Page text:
We ask the FSB to examine with the World Bank and other relevant bodies, the extent of withdrawal from correspondent banking and its implications for financial inclusion, as well as possible policy responses as needed.
We ask the FSB to work with CPMI, IOSCO and BCBS to develop and report to us in April a work plan for identifying and addressing any remaining gaps and potential financial stability risks arising relating to Central Counterparties (CCPs) that are systemic across multiple jurisdictions and for helping to enhance their resolvability.
We ask the OECD to update their report on SMEs and Taxation, which was first published in 2009 to analyze current policy and administrative aspects of taxing SMEs. We look forward to updates in 2015 from the Global Forum on Transparency and the Exchange of Information for Tax Purposes about the AEoI roadmap.
We ask the Global Forum to report back by the second half of 2015 on progress made by its members in signing the Multilateral Convention on Mutual Administrative Assistance in Tax Matters. We look forward to the final report from the OECD on possible tougher incentives and implementation processes, to deal with those countries which fail to respect Global Forum standards on exchange of tax information on request.
We look forward to a report from the IMF, WBG, OECD and UN on efficient and effective use of tax incentives in low-income developing countries.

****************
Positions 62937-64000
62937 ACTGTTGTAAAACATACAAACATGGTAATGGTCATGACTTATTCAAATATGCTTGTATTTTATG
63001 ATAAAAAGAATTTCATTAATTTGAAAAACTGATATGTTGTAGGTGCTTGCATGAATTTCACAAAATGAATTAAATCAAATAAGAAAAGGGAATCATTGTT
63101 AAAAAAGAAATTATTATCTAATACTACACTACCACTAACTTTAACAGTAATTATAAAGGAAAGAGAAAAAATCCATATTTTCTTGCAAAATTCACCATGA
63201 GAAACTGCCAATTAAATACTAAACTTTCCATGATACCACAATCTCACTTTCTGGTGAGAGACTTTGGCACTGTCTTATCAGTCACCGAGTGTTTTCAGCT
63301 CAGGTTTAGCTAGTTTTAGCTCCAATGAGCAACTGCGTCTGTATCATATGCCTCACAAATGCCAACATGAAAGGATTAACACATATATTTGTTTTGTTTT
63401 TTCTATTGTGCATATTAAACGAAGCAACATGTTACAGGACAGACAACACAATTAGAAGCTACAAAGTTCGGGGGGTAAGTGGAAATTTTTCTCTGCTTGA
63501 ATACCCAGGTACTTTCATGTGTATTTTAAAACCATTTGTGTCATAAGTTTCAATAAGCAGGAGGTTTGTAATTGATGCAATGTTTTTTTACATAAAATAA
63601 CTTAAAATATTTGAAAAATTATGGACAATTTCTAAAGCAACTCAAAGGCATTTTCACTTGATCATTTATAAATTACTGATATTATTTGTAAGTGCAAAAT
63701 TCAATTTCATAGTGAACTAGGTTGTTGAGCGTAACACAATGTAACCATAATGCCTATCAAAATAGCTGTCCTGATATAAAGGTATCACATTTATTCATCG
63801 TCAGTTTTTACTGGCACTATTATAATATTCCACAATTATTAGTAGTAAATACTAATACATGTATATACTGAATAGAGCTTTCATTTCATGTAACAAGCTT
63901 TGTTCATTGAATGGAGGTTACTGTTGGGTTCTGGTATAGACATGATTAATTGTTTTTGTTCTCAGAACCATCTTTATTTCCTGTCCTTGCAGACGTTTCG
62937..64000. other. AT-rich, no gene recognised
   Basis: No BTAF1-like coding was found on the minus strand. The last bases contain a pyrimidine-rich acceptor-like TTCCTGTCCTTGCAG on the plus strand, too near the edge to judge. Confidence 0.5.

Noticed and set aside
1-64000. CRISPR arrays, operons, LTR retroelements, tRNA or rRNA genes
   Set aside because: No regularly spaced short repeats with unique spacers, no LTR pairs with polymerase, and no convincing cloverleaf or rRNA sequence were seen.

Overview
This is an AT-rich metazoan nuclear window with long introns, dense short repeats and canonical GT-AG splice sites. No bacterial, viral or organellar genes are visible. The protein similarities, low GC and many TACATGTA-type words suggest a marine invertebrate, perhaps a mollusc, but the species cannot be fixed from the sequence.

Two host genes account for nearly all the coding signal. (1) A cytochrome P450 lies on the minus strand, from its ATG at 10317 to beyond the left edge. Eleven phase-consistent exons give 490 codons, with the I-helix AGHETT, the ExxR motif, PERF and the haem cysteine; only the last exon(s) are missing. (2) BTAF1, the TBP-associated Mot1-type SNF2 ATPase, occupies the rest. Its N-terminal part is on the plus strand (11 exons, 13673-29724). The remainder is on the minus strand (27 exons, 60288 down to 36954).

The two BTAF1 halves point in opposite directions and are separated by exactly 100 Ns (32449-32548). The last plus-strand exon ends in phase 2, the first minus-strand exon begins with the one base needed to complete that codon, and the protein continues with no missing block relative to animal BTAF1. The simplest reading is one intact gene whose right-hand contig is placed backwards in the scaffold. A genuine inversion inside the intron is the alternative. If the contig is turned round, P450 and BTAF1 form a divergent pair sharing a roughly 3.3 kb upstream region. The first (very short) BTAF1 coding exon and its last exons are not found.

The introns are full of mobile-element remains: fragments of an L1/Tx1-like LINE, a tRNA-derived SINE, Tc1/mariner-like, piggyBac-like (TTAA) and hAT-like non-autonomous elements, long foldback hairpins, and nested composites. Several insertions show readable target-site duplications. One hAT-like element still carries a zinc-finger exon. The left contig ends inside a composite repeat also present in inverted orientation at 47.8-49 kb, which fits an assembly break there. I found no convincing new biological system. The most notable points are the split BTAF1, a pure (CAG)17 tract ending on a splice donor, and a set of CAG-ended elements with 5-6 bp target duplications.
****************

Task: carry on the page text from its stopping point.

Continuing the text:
We look forward to a voluntary toolkit by the OECD, IMF, UN and WBG to assist developing countries addressing transfer pricing comparable data difficulties including pricing of minerals in an intermediate form and safe harbors.
We call on the Financial Action Task Force (FATF) and the FATF-style regional bodies to put a specific focus on financing of terrorism, further coordinate in their upcoming work and develop guidelines to enhance transparency of payment systems, in order to mitigate the risk of being abused for financing for terrorism and money laundering purposes. We ask for a report by October 2015, on progress made and proposals to strengthen all counter-terrorism financing tools.
We ask the Climate Finance Study Group to continue its work in line with the proposed next steps in their 2014 Progress Report in collaboration with the relevant IOs and report back to us at our April meeting. We look forward to a positive outcome at the COP21 in Paris and we call upon all IFIs to deepen their collaboration on climate finance.